The big concern for horse owners during a natural disaster, well, really anytime, is colic.  Colic, for the NHKs, is the biggest fear of horse owners. If you, as an NHK, want to see looks of horror and grief, ask your horse keeping friends about it. But be prepared to hear all of the horror stories of all of their horse friends, who of course you haven’t met, who has lost a horse to this horrible thing. Yes, horses really do die from a belly ache. 

Horses, like us, have only one chamber in their stomachs, so are prone to all of the same GI issues as humans – gas pain, ulcers, constipation, etc. But with horses, with ¼ mile of intestine wrapping around inside of their body cavity with just one attachment spot, all GI issues are a bit more volatile. A horse’s intestine, when under stress, can wrap itself around into all kinds of inappropriate knots.  

The best defense horse owners have against colic is hydration and consistency.  The first item, hydration, becomes much more complicated during a natural disaster.

In pretty much any natural disaster, on a farm, loss of power is a given. In the country, this creates a huge problem—no power means no water. For townies, if you lose power, your water still runs. Not so in the country, as wells require electricity.  And horses drink a LOT of water-on average 15 gallons a day.  Hurricanes come with lots of water, so barring trees falling on buildings or fence lines, a minor hurricane can be easier to deal with than a blizzard.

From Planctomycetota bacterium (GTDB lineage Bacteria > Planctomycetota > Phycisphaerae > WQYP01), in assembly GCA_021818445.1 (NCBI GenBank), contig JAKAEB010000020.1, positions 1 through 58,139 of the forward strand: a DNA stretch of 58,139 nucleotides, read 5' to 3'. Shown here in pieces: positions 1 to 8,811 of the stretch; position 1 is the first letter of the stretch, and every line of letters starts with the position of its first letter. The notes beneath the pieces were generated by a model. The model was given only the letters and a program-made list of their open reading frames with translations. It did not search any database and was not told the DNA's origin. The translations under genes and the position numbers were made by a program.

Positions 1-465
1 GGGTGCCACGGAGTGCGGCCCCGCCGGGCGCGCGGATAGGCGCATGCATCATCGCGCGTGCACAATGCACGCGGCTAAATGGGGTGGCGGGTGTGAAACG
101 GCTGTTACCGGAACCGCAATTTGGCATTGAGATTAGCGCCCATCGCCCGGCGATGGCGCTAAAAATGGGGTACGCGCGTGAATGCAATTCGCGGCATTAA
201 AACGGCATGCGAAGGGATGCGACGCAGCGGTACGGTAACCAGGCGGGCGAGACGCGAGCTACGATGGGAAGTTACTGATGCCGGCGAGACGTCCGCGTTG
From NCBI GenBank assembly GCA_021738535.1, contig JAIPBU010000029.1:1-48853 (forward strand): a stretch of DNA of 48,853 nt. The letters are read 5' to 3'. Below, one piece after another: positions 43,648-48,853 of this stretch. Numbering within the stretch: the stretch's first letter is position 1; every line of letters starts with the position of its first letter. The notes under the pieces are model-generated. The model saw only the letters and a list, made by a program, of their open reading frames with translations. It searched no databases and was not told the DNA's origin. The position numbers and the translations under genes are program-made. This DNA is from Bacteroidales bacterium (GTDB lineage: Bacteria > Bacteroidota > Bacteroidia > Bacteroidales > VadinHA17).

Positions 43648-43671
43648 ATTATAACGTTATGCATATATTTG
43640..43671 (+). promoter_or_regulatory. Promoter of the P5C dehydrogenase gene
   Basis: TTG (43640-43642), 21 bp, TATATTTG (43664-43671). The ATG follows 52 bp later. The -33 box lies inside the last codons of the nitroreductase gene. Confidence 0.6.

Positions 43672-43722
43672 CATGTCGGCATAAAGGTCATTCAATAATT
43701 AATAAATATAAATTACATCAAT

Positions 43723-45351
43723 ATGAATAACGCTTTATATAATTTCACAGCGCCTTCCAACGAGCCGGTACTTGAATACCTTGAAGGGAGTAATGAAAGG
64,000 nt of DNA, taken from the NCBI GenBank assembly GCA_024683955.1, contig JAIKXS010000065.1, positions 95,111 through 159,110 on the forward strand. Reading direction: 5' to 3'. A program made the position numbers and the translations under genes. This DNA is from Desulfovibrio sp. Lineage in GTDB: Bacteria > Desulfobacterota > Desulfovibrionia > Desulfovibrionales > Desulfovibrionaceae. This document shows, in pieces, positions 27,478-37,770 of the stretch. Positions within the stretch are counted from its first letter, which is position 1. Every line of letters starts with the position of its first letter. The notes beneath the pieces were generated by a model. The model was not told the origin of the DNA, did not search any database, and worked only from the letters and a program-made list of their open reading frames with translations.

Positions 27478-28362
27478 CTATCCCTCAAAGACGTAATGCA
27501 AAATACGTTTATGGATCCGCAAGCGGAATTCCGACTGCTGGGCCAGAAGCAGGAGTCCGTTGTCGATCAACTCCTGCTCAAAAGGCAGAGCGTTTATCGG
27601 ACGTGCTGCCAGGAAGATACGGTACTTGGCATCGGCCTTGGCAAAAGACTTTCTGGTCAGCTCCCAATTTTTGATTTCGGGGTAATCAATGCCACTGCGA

To prepare for our water shortage, Doug put water barrels at the ends of the downspouts.  All told, we can collect over 300 gallons of rainwater from the barn roofs.  Plus, prior to Sandy’s arrival, he made sure all of the troughs in the fields were full, in case we needed to bucket-brigade from there.  Several times a day, Amy, Maddy or I faithfully make sure all stall water buckets are full to the top, using water from the rainwater catches, so the catches could refill.  Yes, that means I can’t keep my normally high standards of super-clean-or-else water buckets, but it is a hurricane, I do have to let my standards drop a little.

Once hydration is established, horse owners turn their attention to thier next best defense --consistency. Consistent turnout (NHK translation - time in the grassy fields), consistent diet, consistent exercise, consistent temperatures. But natural disasters, by their very nature, disrupt all consistency. So we do our best to keep the things we can control as consistent as possible.